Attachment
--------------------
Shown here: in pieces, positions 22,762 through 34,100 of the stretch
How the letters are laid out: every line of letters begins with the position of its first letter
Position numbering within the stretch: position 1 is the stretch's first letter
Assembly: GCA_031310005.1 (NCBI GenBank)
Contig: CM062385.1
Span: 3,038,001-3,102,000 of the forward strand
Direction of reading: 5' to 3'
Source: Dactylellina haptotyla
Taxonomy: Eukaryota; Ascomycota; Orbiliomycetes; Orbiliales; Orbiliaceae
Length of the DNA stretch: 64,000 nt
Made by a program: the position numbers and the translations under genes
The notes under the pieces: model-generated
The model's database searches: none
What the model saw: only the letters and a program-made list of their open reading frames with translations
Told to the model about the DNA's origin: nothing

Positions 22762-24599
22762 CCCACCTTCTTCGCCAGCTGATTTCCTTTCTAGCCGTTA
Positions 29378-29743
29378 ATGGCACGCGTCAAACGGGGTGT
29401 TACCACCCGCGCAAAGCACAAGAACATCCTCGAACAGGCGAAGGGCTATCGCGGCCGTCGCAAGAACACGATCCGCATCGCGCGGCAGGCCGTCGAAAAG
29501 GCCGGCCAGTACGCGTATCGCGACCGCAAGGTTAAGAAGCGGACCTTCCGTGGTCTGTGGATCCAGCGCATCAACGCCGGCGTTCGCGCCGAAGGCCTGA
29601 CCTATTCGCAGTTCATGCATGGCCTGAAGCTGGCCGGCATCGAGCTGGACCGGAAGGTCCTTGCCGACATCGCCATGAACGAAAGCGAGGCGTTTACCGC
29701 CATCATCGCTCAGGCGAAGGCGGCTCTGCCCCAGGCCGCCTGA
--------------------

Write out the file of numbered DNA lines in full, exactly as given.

Shown here: in pieces, positions 22,762 through 34,100 of the stretch
How the letters are laid out: every line of letters begins with the position of its first letter
Position numbering within the stretch: position 1 is the stretch's first letter
Assembly: GCA_031310005.1 (NCBI GenBank)
Contig: CM062385.1
Span: 3,038,001-3,102,000 of the forward strand
Direction of reading: 5' to 3'
Source: Dactylellina haptotyla
Taxonomy: Eukaryota; Ascomycota; Orbiliomycetes; Orbiliales; Orbiliaceae
Length of the DNA stretch: 64,000 nt
Made by a program: the position numbers and the translations under genes
The notes under the pieces: model-generated
The model's database searches: none
What the model saw: only the letters and a program-made list of their open reading frames with translations
Told to the model about the DNA's origin: nothing

Positions 22762-24599
22762 CCCACCTTCTTCGCCAGCTGATTTCCTTTCTAGCCGTTA
Positions 29378-29743
29378 ATGGCACGCGTCAAACGGGGTGT
29401 TACCACCCGCGCAAAGCACAAGAACATCCTCGAACAGGCGAAGGGCTATCGCGGCCGTCGCAAGAACACGATCCGCATCGCGCGGCAGGCCGTCGAAAAG
29501 GCCGGCCAGTACGCGTATCGCGACCGCAAGGTTAAGAAGCGGACCTTCCGTGGTCTGTGGATCCAGCGCATCAACGCCGGCGTTCGCGCCGAAGGCCTGA
29601 CCTATTCGCAGTTCATGCATGGCCTGAAGCTGGCCGGCATCGAGCTGGACCGGAAGGTCCTTGCCGACATCGCCATGAACGAAAGCGAGGCGTTTACCGC
29701 CATCATCGCTCAGGCGAAGGCGGCTCTGCCCCAGGCCGCCTGA